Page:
Sorry for another Times story reference, but I felt myself slipping into bewilderment with this story. Third party financing for bringing a case, OK. But it is then denied that there is any resemblance to encouraging personal litigation because:
Helping one company to sue another and possibly profiting from it is simply not the same thing as helping the victim of a car accident to sue the driver at fault. One is a personal dispute that may have involved tangible human suffering; the other involves a business managing commercial risk.
Eh? Colour me stupid but what, precisely, is the difference? “I fund you to bring a case and take a cut of your winnings” is strictly disallowed in personal claims, but should be allowed in business claims because…? Apparently it is ‘simply not the same thing’, although both (hopefully) end in damages.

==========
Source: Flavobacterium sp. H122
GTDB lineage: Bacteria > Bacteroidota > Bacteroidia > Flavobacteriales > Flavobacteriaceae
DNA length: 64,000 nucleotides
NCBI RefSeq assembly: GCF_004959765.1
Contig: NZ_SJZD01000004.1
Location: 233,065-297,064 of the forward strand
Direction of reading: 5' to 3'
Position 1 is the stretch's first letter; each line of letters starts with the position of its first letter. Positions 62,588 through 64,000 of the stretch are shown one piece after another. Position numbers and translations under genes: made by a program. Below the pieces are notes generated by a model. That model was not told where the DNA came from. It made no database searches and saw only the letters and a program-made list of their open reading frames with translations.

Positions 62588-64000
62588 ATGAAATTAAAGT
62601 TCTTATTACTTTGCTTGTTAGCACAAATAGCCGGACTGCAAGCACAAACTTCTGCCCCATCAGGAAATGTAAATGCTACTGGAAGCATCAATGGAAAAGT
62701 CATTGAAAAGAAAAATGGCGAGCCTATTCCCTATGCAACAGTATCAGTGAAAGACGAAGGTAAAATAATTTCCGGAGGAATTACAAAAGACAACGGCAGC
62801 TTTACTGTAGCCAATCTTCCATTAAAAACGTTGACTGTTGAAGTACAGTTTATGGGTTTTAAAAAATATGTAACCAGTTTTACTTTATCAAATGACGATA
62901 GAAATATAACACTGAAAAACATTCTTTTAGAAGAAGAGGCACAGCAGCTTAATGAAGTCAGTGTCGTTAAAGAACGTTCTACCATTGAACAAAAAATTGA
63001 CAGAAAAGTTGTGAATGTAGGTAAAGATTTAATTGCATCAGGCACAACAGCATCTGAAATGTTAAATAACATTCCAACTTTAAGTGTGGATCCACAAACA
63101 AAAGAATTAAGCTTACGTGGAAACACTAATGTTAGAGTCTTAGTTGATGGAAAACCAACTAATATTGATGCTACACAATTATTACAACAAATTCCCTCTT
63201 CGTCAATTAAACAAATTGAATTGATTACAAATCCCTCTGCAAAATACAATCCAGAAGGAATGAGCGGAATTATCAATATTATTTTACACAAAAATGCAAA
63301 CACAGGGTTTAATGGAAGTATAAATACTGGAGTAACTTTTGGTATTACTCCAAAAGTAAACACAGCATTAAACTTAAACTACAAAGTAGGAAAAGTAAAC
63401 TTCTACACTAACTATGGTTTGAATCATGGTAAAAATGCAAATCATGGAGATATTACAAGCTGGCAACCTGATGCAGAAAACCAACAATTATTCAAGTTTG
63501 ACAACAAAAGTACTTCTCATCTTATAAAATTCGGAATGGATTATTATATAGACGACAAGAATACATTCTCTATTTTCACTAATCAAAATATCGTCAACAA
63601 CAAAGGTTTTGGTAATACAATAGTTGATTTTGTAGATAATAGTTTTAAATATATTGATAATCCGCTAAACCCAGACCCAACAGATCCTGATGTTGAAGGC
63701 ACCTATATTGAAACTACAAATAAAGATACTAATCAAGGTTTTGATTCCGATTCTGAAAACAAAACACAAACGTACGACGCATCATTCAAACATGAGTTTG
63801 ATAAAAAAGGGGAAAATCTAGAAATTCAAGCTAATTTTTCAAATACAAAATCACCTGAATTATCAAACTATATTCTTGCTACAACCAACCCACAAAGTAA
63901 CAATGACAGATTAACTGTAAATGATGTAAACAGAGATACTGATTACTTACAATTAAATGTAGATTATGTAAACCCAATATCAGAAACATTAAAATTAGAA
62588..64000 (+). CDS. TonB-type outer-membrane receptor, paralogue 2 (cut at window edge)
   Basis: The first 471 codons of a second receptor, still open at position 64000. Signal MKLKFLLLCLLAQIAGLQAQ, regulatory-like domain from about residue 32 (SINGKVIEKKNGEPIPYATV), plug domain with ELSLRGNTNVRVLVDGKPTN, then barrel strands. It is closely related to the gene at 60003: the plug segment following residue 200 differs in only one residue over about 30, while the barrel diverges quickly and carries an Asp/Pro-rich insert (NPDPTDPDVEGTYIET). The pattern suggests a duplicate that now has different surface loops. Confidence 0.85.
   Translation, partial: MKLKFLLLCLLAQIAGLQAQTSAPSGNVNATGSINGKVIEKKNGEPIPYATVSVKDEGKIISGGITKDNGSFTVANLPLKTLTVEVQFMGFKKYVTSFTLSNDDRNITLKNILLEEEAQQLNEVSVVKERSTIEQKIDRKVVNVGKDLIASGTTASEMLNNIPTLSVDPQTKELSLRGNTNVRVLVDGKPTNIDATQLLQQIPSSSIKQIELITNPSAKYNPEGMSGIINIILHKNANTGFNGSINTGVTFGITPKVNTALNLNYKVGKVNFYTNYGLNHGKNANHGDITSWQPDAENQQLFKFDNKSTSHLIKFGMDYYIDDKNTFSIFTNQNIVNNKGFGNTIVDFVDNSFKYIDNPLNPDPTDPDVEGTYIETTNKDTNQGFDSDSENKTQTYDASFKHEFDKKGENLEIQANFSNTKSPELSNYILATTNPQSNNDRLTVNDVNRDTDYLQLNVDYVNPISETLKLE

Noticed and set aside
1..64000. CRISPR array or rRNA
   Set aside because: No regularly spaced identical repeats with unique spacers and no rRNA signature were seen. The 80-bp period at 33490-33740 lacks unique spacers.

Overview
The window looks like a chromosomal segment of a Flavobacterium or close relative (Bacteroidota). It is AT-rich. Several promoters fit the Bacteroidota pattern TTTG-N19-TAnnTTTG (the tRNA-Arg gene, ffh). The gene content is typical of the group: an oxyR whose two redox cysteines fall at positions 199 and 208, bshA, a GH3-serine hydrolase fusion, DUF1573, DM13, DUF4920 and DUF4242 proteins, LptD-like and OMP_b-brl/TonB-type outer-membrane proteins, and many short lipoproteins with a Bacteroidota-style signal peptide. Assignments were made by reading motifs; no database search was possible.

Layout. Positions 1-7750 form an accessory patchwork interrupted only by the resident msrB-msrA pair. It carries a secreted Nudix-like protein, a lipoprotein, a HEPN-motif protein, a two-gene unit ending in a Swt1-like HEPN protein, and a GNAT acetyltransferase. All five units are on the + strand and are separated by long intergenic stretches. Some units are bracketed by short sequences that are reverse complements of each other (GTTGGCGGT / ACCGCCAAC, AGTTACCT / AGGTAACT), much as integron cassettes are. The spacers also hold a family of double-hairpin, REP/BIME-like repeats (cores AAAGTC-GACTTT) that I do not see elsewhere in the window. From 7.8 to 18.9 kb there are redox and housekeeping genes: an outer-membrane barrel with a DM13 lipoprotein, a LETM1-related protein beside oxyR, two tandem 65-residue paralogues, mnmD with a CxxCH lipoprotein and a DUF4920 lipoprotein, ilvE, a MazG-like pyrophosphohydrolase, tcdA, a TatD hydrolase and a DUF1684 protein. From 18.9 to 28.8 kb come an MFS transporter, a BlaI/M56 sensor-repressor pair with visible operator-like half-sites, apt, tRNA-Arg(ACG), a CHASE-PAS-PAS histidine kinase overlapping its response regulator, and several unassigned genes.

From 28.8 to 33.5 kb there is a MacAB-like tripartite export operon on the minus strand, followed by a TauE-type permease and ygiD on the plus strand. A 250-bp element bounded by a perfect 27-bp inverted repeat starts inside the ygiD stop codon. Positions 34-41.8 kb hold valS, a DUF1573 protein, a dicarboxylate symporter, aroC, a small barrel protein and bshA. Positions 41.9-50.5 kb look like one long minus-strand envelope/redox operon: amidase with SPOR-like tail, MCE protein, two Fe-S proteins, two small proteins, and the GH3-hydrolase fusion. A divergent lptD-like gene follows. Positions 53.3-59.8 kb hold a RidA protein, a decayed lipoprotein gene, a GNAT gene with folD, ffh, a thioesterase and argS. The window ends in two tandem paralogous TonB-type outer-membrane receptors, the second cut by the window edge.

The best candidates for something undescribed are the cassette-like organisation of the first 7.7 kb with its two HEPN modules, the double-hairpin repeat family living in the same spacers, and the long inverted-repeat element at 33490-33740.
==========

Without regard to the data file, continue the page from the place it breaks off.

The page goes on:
The rest of the article attempts a comparison with ‘forward contract’ arrangements, which strikes me as simply bollocks. Third party funding is not about minimising risk – because not taking legal action in the first place is about minimising risk.
Let us be honest – third party funding is exactly like ‘no win no fee’, it is about assessment of risk and according returns on investment. The only difference is that third party funding takes its rewards from the winner, where a CFA takes it from the loser. Frankly this article smells of special pleading and obfuscation. But what do I know, I’m not a commercial lawyer. I’m sure commercial lawyers will love third party funding.